Hulu, a website that offers shows from NBC, ABC and Fox, doubled its subscribers last year while increasing its revenue 65 percent. Meanwhile, many of the online services are starting to make their own shows: Hulu debuted 10 of its own programs last year and Netflix has five in production, including House of Cards, a political thriller starring Kevin Spacey that debuts next week.
• Attacking cable from a different direction, Aero TV uses tiny but powerful antennas to capture broadcast signals from the air, records them, then reroutes them into a viewer’s computer or OTT player to be watched whenever he wants. Because Aero pays nothing to the broadcasters (a practice being challenged in court) it can offer its service for as little as $8 a month. Last year’s start-up in New York City was so successful that Aero is expanding to 22 more cities — including Miami — this year.
Senior television executives caution against any expectation that their industry is about to embark on an instant makeover, and the numbers bear them out. Hulu’s three million subscribers are about one-seventh the number of viewers who watch NCIS each week on CBS, and its $700 million in annual revenues is tip money compared the $3.4 billion CBS generated in a single fiscal quarter last year. “This is going to be an evolution, not a revolution,” says Bruce David Klein, president of the independent production company Atlas Media.
But the technological advances in Internet television come at a time when customer grumbling over escalating cable prices has grown to a roar and a younger generation of viewers more comfortable with computers than TVs is starting to set up its own households. The new alignment of attitudes is already taking a toll.
Subscriptions to cable and satellite television peaked in 2010 and have fallen five percentage points since then, the research company TDG reported late last year. Meanwhile, consumer satisfaction with cable service, which had held steady for years between 65 and 70 percent, dropped 10 percentage points.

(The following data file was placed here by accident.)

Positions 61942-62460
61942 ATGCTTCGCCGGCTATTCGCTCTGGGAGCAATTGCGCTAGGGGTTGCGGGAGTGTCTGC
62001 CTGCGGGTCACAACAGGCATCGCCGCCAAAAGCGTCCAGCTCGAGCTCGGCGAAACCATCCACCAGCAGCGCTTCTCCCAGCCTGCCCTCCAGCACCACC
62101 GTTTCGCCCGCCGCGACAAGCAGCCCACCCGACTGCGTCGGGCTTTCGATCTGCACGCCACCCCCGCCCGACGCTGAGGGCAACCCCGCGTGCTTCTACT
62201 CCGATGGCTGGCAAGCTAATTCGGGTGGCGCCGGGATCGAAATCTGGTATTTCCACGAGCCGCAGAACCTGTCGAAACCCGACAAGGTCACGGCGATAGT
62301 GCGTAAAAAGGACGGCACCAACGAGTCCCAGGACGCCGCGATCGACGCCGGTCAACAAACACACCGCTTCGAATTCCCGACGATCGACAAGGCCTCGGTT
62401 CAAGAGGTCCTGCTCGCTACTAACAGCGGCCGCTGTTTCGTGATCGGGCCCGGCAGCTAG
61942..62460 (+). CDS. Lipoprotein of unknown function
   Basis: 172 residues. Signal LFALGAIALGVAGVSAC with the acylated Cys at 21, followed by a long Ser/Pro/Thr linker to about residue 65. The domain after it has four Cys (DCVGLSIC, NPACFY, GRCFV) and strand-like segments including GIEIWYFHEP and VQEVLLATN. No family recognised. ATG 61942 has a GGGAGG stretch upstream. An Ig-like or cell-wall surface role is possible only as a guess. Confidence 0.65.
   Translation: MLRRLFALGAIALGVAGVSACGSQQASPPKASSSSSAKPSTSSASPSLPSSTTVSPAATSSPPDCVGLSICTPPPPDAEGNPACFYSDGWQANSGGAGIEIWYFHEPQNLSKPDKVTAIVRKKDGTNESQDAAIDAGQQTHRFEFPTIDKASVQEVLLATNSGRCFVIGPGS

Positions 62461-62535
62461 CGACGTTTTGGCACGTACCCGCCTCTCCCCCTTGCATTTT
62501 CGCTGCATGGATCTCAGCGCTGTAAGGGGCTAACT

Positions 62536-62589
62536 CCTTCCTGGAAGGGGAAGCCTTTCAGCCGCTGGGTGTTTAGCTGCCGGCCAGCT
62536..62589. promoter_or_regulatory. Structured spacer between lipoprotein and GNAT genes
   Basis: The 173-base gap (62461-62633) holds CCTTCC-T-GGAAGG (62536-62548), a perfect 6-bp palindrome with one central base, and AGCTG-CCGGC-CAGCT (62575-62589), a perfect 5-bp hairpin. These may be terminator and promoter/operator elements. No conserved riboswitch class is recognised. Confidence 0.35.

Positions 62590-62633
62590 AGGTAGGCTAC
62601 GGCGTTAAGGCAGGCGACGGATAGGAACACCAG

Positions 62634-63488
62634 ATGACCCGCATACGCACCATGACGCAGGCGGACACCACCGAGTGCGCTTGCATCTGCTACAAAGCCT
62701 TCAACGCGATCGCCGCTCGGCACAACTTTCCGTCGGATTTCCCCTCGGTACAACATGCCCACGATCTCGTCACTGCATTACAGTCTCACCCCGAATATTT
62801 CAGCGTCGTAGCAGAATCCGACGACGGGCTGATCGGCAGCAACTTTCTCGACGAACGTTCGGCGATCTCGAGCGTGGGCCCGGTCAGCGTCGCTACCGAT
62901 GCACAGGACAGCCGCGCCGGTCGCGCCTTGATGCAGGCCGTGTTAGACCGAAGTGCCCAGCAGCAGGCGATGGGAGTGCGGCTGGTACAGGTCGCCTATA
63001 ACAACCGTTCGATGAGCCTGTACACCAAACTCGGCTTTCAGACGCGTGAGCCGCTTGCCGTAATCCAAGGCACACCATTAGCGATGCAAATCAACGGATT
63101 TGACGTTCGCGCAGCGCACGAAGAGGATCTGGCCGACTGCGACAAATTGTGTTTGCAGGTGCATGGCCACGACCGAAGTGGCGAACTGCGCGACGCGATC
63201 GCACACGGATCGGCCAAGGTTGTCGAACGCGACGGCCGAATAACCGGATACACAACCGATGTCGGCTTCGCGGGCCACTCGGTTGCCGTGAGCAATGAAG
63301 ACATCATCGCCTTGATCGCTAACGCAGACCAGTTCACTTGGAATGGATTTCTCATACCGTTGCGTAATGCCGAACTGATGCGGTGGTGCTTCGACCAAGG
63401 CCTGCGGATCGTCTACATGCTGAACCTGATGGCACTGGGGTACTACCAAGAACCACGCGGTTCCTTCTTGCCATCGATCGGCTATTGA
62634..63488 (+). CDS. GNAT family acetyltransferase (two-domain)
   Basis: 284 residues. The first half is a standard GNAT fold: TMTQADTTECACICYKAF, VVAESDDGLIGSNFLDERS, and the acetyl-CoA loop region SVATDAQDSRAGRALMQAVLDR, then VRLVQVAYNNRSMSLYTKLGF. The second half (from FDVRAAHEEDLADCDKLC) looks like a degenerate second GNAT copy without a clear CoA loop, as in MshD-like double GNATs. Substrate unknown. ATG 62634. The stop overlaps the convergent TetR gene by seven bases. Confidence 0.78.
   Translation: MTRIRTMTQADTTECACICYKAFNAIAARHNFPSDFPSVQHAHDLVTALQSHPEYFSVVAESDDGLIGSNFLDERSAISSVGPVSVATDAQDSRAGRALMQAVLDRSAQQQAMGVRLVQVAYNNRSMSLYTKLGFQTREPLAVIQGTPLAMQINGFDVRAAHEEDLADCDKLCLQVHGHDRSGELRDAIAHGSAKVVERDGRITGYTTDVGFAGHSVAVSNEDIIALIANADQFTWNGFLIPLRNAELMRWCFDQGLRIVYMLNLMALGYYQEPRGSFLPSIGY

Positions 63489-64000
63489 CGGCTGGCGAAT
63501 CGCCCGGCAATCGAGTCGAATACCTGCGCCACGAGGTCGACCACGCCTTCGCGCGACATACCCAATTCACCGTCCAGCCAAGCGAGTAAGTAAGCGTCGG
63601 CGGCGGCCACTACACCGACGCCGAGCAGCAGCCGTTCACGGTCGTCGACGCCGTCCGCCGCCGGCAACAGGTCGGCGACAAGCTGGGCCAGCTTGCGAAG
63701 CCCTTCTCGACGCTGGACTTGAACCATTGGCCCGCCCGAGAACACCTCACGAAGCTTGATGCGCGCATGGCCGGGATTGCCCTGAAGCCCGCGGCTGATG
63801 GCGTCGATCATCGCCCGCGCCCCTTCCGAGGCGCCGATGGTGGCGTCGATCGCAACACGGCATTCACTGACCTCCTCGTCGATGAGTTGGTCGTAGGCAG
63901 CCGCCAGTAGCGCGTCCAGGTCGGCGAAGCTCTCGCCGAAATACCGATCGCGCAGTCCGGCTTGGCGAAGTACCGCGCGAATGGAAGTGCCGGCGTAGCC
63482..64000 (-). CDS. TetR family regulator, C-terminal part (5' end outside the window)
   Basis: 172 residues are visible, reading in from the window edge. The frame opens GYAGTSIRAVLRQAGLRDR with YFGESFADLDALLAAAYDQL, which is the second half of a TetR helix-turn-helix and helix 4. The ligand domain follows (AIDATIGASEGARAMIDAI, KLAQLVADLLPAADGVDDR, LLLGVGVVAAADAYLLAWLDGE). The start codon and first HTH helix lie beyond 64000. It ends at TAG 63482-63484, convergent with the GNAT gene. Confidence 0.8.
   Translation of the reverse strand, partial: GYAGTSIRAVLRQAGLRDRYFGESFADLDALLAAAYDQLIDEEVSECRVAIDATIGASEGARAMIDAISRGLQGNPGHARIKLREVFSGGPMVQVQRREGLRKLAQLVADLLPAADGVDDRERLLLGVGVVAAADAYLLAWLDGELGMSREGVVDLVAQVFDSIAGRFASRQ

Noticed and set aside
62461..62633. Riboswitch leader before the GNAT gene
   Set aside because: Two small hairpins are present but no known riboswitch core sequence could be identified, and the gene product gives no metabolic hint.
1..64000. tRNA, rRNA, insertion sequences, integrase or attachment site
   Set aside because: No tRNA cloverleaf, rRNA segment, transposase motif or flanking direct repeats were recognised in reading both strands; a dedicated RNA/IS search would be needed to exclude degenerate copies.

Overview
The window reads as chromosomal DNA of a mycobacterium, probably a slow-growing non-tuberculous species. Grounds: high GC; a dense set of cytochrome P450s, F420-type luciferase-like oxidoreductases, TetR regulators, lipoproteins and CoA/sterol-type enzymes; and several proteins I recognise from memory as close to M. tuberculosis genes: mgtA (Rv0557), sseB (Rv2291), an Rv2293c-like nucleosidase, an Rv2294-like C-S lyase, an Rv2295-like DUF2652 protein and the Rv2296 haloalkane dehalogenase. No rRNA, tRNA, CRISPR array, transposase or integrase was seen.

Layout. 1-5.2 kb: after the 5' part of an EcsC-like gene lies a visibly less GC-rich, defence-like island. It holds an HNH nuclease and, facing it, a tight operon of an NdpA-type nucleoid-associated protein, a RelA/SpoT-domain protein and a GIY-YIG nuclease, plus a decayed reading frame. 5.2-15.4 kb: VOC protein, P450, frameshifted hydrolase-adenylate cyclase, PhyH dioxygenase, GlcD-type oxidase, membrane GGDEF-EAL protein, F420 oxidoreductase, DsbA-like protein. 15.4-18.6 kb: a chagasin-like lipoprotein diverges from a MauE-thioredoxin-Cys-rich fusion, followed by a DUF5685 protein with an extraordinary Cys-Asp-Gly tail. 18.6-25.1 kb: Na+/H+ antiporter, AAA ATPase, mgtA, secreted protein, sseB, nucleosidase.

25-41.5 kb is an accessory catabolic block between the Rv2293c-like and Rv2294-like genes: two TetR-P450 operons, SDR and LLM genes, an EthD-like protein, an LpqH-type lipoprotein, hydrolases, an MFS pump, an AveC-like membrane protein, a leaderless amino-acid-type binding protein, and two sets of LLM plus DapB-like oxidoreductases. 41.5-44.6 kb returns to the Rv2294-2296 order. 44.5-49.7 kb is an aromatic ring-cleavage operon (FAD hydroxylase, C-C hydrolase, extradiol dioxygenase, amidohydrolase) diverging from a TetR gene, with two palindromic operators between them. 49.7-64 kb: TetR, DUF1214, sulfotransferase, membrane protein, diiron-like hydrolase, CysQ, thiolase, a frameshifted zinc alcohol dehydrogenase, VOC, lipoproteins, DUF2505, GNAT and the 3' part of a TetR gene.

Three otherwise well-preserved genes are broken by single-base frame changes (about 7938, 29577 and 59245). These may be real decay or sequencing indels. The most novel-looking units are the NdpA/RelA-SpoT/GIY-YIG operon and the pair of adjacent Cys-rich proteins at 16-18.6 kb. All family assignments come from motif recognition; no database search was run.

“The most interesting part of that report, to me, was that it said a lot of the people without cable are not ‘cord-cutters’ but cord-never-havers,” says Jim Flynn, president of Massachusetts-based Overlook TV. “We employ some of those people at my company. They’re in their early 20s, just out of college, and for them, paying $100 or $200 a month for cable TV is just not an option. And they don’t feel bad about it. They’re part of this millennial generation who are perfectly happy getting all their video over the Internet.”
Flynn’s company helps people to do just that, working to assist companies that want to set up Internet-based TV channels. He knew the business would work, he said, when Overlook created a jokey test channel called Creepster that aired cultish old horror films. (“The kind where you can see the guy running dangling the flying saucer from a fishing line.”) It wasn’t just a technical success but a financial one, with thousands of ardent subscribers at $5 a month.
“It’s a niche channel, but you can make money off a niche channel,” Flynn says. “You can set up one of these channels for as little as $9,000. Even the high end is $50,000. And at that price, if you can get 1,000 people to pay $5 a month, you can make money. It’s a lot easier and cheaper than trying to create a channel that will get onto cable or satellite.”